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Planning Values (PVs) are used to assess the relative degree of acceptance (suitability, sensitivity, vulnerability, risk, capacity, desirability, potential, etc.) associated with features on a map. For example, one might want to assess the development potential of an area based on the amount of slope.
The degree of acceptance, which is typically a subjective assessment, can be measured (to a limited degree) on this 9-point interval scale. The measurement is limited, with respect to its accuracy, by the expertise of the individual or individuals making the assessment.
The main body of the scale (the 9-points) is based on the theory of psychometrics. Psychometrics is the study of how to use objective tools and procedures (mathematics) for measuring subjective judgments and assessments (opinions). See Psychometric Theory, by Jum Nunnally, published by McGraw Hill, 1957.
The scale enables individuals to first identify which features are rated as high (H), which are rated as medium (M), and which are rated as low (L). That individual, or group, can then look at all of the features rated high (H) and determine which ones are a bit higher or lower than the others by either assigning a plus (+) or minus (-) to the highs (the Hs) or leaving them as simply H without the added plus (+) or minus (-).
Following this thinking for each of the three value categories (the highs, mediums and lows) yields a 9-point interval scale going from very low (L-) to very high (H+). This scale is represented numerically as going from 1 to 9.
It is important to note that this is an interval scale and not a ratio scale. As such, following the rules of mathematics, the numbers on this scale cannot be used as multipliers, as would be the case when attempting to use this scale to measure the degree of influence assigned to map layers in a weighted overlay. In this case, the influence factors should be measured as a percentage where the total influence, when considering all of the factors, equals 100% (a ratio scale).
Three other values, or assessment indicators, have been added to the scale:
Restricted (R) – is used when a feature class is determined to be restrictive with respect to a specific measure of importance (such as, development suitability) regardless of what other conditions may exist. For example, an area of land might be thought to be suitable for development because it has great views, is relatively flat, and is close to existing roads. However, because it is also a wet-land it cannot be developed. In this case, the restricted value (R) would be assigned to the feature class “wet-lands” which would in turn tag the wet-lands feature class as being unsuitable for development.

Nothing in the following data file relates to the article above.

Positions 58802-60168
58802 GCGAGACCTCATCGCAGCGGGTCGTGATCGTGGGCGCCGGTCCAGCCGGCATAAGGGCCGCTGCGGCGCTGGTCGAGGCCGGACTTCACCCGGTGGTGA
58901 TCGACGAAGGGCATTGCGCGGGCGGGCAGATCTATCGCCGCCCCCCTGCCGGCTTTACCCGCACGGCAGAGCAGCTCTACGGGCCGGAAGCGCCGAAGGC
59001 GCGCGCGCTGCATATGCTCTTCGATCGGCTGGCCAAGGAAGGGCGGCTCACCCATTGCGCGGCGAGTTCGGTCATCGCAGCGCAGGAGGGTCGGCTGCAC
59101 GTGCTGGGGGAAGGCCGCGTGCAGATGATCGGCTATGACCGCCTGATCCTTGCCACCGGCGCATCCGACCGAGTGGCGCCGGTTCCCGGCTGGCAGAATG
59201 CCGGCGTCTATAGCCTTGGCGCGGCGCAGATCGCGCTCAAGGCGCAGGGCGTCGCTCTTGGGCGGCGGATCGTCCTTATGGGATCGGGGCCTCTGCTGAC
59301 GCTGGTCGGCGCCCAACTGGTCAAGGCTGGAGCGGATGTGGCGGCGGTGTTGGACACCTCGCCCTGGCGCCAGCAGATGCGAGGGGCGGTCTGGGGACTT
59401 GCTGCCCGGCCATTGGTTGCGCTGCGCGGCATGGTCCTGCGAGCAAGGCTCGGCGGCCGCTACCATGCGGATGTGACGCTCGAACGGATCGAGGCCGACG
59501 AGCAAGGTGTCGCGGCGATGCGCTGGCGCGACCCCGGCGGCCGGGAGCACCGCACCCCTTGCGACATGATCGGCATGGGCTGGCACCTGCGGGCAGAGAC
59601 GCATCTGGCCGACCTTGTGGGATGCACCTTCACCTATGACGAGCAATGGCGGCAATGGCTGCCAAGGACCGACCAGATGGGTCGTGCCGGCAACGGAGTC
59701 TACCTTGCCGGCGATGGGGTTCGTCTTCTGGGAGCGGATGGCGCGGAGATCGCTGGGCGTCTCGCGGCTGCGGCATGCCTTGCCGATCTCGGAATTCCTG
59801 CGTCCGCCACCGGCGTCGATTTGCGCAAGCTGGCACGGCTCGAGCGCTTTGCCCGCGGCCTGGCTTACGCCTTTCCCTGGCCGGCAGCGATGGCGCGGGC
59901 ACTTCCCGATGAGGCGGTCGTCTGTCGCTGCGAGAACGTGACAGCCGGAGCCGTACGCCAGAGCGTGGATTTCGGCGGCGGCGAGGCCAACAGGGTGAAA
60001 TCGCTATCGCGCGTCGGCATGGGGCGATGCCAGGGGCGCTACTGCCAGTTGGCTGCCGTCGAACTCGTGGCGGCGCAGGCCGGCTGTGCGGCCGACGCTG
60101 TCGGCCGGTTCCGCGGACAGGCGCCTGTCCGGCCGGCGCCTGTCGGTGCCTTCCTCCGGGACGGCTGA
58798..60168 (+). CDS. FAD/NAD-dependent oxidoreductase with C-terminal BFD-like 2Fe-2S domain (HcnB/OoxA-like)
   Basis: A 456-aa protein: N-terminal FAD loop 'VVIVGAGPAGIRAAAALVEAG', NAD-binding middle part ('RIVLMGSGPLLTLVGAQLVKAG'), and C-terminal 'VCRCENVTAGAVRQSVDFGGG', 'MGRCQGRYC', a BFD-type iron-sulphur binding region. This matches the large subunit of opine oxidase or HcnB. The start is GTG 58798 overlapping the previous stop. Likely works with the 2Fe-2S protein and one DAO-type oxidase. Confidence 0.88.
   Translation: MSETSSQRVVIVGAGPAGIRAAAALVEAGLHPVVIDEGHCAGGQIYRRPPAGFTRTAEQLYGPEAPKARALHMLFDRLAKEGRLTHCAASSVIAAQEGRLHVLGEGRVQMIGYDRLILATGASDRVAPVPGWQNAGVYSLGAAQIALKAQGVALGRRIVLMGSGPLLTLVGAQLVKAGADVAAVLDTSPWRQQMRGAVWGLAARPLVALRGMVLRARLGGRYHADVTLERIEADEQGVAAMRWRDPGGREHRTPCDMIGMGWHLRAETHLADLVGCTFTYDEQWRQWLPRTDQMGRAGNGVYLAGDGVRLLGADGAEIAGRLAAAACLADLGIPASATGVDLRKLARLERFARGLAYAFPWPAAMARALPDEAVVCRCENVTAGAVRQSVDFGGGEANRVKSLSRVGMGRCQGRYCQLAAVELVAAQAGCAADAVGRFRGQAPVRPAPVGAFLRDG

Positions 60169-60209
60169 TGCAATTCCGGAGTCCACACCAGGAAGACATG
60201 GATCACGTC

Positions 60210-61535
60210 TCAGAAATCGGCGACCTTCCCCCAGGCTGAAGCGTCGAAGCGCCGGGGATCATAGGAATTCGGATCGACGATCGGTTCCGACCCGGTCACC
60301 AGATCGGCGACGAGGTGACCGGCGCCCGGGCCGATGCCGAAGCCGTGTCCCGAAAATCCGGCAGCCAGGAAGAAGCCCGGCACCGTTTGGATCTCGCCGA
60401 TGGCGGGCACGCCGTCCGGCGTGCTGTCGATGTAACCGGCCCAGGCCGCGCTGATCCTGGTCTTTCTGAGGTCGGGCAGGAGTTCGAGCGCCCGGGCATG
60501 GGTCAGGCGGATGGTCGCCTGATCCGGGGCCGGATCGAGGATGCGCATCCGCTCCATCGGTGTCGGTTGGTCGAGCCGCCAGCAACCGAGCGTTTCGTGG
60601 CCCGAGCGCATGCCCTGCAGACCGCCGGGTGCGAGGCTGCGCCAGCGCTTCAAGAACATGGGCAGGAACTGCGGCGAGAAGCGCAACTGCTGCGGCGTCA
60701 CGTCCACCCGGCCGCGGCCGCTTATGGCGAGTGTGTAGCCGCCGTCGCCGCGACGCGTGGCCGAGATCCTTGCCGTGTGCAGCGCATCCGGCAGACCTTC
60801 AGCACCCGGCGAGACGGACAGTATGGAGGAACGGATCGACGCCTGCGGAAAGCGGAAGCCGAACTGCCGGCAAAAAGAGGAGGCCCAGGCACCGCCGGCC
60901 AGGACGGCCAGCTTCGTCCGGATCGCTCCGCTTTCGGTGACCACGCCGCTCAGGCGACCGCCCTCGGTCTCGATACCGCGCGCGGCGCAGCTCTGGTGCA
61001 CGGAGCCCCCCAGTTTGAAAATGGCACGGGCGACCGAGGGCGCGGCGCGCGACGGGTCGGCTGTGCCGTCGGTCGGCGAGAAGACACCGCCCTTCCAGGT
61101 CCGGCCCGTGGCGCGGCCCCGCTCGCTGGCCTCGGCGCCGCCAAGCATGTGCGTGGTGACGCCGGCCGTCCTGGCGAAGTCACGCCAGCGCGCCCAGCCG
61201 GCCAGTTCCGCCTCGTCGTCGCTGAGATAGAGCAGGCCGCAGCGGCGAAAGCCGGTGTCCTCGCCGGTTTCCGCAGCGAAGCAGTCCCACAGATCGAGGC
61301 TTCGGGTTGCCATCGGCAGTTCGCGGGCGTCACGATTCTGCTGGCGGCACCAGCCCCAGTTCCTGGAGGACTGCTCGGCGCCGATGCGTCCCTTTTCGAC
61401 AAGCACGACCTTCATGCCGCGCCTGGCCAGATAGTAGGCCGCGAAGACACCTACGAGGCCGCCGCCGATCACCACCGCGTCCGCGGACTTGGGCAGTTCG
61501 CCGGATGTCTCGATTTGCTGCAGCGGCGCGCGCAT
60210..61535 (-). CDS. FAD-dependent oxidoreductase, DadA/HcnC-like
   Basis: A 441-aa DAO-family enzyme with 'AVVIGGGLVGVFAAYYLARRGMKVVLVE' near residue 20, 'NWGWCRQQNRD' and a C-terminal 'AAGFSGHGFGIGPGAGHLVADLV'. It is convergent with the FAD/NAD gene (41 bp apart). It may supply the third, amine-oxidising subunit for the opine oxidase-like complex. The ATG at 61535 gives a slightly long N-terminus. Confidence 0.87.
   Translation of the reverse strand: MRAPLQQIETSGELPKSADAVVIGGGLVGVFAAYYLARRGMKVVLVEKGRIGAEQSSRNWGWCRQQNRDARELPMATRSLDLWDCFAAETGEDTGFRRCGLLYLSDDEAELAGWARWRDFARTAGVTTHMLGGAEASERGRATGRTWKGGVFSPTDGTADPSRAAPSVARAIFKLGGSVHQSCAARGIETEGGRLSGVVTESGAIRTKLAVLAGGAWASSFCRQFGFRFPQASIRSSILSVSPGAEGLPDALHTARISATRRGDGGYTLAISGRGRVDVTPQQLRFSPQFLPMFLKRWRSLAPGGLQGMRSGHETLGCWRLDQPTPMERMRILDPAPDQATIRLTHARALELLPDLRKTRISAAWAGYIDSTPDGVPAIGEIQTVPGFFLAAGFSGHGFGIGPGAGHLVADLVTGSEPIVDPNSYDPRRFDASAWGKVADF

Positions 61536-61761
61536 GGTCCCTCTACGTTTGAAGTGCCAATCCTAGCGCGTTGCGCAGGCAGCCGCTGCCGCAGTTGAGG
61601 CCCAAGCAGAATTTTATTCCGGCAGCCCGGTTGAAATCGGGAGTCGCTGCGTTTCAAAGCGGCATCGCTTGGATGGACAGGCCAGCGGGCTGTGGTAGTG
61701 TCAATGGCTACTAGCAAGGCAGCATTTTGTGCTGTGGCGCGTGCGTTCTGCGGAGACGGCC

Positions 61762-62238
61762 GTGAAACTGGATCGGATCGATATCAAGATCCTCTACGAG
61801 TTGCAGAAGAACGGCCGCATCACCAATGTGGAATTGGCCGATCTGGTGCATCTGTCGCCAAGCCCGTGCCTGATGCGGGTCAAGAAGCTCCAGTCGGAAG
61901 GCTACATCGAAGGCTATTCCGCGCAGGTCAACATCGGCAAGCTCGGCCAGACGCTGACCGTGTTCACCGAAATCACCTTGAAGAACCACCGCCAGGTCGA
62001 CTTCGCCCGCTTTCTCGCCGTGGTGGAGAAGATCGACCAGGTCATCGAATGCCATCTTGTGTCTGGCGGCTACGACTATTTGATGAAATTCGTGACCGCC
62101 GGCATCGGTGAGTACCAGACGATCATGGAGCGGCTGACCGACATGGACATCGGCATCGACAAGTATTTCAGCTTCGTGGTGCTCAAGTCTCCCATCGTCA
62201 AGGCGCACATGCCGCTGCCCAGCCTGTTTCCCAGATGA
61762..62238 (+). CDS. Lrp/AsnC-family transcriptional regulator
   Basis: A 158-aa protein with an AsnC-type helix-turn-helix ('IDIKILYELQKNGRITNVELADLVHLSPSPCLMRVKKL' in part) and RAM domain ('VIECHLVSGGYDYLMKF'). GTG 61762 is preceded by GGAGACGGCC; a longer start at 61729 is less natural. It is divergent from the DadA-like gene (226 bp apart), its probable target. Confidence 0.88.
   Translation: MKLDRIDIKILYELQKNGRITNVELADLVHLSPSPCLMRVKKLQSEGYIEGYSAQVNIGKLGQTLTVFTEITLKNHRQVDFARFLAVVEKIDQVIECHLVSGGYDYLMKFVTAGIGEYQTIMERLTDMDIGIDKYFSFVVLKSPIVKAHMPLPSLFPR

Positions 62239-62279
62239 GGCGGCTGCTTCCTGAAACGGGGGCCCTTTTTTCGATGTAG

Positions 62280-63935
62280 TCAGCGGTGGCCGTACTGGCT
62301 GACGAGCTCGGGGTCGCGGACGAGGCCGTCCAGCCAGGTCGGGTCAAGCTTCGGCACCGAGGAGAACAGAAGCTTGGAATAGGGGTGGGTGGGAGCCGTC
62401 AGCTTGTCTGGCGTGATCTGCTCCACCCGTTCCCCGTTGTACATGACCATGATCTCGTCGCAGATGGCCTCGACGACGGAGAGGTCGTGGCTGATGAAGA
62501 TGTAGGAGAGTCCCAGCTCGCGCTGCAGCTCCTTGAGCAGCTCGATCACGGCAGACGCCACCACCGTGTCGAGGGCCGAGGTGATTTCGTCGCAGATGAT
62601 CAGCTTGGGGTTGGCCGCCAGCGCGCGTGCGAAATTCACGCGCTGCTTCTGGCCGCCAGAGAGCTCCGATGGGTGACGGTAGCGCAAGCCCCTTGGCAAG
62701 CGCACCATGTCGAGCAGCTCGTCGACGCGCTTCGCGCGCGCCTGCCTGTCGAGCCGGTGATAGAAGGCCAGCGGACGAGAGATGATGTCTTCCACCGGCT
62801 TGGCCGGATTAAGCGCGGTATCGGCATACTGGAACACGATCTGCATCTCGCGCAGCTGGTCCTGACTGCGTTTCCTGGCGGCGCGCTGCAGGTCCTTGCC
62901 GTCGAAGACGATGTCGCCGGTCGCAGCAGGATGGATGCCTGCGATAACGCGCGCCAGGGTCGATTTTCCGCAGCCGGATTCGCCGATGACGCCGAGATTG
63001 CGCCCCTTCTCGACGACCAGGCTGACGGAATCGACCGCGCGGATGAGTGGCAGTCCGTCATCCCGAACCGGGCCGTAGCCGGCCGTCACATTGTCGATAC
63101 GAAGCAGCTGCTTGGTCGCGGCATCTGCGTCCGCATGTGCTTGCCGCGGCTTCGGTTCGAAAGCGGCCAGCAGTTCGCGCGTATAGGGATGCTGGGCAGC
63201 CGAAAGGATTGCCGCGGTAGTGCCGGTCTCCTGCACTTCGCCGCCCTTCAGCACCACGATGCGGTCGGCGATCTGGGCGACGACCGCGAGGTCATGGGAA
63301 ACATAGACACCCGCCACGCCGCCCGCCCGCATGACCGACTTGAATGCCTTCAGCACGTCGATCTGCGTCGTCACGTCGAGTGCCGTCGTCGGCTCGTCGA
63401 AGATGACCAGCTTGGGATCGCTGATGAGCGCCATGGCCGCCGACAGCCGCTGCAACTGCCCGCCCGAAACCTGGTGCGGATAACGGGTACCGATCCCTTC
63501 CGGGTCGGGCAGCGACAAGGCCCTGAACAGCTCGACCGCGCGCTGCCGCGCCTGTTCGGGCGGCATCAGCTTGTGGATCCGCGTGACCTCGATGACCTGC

Undetermined (U) – is used when data deemed to be important to the decision is not available. That is, when one of the feature classes on the map represents “no data”. At this point, the individual or group making the assessment can decide to proceed with the assessment of the other features as if the missing data is not important, most likely by assigning a medium (M) value to the “no data” category, or they can choose to delay the assessment process and wait until the missing data is available.
No Comment (N) – is used when a group of people are making an assessment, perhaps using the Delphi Process, and when one or more members of the group wants to defer their individual assessment to others in the group, as might be the case when an individual feels they lack the expertise to make the assessment and wishes to defer to those who do.
This scale is often used on land-based planning projects and is embedded as one of the value scales available in most GIS computer programs.
Principal Author: Bill Miller
Miller, William R., "ev
al- A technique for making non-economic evaluations", ACM Urban Symposium, New York, 1974.